Asian stock markets declined for the second day Tuesday despite better-than-expected US retail sales data as concerns over Europe's debt crisis continued to weigh.
The Japanese benchmark Nikkei edged down 0.06 percent or 5.93 points to 9,464.71. Hong Kong's Hang Seng fell 0.23 percent or 48.33 points to 20,562.31 and Chinese Shanghai fell 0.94 percent or 22.04 points to 2,334.98 while Indian stocks are trading higher after the central bank rate cut.
The US retail sales rose sharply for the third straight month in March as Americans continued to weather the hike in gasoline prices and splurged on buying new cars and renovating their homes. Sales gained 0.8 percent in March compared to economists' estimation of 0.3 percent gain. Core retail sales, excluding auto, gained 0.8 percent in March compared to 0.9 percent rise in February.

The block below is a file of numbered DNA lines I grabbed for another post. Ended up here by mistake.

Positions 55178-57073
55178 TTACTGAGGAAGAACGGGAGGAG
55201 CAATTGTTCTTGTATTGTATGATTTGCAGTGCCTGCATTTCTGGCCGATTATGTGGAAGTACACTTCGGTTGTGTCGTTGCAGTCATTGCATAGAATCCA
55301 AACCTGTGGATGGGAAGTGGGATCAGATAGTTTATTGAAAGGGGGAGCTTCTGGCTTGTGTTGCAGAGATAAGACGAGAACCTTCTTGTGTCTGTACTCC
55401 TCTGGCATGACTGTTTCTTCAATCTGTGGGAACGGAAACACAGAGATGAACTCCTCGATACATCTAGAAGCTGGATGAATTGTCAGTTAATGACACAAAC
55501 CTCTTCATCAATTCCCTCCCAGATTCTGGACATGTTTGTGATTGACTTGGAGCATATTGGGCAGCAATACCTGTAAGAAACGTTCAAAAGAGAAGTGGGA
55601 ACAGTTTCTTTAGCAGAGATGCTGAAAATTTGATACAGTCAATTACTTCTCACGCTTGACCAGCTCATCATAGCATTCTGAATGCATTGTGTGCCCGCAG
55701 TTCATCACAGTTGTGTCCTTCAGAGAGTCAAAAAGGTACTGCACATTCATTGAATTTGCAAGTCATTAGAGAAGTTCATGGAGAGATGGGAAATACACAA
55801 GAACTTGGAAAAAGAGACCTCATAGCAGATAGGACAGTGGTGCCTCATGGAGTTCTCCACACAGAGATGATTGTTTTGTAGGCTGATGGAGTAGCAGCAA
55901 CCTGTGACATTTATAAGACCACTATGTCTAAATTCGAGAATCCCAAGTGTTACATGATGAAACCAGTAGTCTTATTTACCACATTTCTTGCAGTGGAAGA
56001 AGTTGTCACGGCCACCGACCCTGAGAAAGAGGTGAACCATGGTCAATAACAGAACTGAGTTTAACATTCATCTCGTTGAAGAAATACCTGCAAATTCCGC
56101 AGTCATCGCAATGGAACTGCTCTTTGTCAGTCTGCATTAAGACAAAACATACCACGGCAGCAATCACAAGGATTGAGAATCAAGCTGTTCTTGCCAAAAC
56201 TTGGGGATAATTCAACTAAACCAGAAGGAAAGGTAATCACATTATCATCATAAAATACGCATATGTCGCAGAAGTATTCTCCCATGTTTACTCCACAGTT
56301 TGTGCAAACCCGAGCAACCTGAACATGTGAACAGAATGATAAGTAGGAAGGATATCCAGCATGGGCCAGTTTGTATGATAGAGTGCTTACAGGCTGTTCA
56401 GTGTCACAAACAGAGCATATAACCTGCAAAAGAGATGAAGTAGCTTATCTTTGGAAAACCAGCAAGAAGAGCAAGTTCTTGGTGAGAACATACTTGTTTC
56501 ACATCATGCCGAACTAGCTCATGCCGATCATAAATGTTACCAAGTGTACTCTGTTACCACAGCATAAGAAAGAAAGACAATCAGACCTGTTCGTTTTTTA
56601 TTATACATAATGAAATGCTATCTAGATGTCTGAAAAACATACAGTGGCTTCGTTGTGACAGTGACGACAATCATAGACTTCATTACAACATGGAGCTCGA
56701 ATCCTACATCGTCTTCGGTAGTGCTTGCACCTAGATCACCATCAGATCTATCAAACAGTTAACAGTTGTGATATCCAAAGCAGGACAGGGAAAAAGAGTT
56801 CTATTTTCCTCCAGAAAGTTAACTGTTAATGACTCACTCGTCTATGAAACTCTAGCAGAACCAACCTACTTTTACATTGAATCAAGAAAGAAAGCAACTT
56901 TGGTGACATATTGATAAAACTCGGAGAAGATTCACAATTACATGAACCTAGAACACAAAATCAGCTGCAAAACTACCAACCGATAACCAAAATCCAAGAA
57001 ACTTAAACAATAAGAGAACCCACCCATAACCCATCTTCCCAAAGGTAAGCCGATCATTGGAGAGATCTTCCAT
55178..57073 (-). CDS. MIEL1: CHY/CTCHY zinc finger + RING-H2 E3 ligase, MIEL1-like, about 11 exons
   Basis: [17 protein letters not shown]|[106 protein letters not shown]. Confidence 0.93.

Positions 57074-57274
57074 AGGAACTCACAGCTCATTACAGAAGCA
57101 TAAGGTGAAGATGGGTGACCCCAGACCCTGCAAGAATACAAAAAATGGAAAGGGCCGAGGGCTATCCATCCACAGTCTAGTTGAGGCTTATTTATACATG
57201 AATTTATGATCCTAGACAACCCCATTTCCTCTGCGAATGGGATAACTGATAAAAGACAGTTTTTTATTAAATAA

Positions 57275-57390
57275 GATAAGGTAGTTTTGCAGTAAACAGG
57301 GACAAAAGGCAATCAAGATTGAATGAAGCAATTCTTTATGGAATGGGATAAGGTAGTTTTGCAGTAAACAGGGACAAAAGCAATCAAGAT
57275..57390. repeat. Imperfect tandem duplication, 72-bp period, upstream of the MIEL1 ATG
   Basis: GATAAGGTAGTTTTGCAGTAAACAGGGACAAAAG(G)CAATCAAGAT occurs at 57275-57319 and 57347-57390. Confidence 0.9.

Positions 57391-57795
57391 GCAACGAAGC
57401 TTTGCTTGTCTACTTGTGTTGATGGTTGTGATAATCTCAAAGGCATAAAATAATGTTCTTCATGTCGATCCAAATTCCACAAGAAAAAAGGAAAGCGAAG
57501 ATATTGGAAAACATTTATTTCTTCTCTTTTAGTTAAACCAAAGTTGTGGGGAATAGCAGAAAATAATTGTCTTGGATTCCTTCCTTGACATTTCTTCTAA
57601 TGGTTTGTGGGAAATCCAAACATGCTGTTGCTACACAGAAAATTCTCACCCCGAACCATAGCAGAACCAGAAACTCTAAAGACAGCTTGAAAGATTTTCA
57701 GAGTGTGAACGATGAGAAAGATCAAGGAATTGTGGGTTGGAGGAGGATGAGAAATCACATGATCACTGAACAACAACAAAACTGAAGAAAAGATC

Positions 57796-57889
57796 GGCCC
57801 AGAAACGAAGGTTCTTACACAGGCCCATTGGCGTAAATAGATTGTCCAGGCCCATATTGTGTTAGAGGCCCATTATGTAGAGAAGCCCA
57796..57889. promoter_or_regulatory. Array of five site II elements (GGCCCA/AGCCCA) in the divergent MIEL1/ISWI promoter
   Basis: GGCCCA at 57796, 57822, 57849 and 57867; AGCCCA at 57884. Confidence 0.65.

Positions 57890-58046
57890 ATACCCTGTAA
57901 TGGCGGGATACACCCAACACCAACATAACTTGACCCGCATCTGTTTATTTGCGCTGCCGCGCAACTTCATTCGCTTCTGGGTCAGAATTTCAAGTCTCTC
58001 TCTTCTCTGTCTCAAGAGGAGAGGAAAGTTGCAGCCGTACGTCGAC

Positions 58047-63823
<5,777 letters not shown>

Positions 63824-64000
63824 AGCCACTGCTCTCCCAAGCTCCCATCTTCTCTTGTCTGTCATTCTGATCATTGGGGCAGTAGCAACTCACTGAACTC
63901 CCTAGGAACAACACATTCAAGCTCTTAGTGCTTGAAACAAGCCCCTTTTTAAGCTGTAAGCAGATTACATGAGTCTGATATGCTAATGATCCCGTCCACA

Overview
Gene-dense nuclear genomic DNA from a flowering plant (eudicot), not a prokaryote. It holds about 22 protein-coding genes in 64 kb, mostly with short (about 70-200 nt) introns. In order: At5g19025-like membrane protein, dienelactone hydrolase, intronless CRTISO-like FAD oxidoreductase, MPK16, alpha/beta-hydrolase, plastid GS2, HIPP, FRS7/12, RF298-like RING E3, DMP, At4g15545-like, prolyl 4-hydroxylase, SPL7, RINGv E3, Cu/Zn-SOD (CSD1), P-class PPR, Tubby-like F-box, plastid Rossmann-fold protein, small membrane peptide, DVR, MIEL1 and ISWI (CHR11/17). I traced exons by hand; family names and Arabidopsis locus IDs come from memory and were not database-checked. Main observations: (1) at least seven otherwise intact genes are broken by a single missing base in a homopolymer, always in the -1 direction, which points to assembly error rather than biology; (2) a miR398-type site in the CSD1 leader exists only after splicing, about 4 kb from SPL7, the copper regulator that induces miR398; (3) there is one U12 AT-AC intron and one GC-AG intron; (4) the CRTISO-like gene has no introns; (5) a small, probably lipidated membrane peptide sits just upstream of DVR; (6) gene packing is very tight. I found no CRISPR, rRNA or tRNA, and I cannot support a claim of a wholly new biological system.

However, renewed concerns over eurozone debt crisis overshadowed the encouraging retail sales report. Spain's cost of borrowing soared to the highest level since before the European Central Bank launched its first liquidity operation. Benchmark 10-year bond yields rose above 6 percent on Monday as doubt spread among bond investors that Europe's fifth-biggest economy will be able to service its expanding debt.
In Japan, Hirose Electric gained 1.48 percent and Kyocera Corp. advanced 0.14 percent after the technology companies' price targets were raised at Bank of America Merrill Lynch.
Among the exporters, Toyota motor Corp. declined 0.92 percent and Honda Motor declined 1.88 percent while Sony Corp plunged 2.31 percent.
In India, stocks gained after the central bank lowered its main policy rates by half-percentage-point, sending repo rate to 8.00 percent and reverse repo rate to 7.00 percent. The move was bigger than expected rate cut of 25 basis points.
The benchmark BSE Sensex gained 0.52 percent or 89.97 points to 17,240.92. The 50 share NSE Nifty advanced 0.50 percent or 26.20 points to 5,252.40.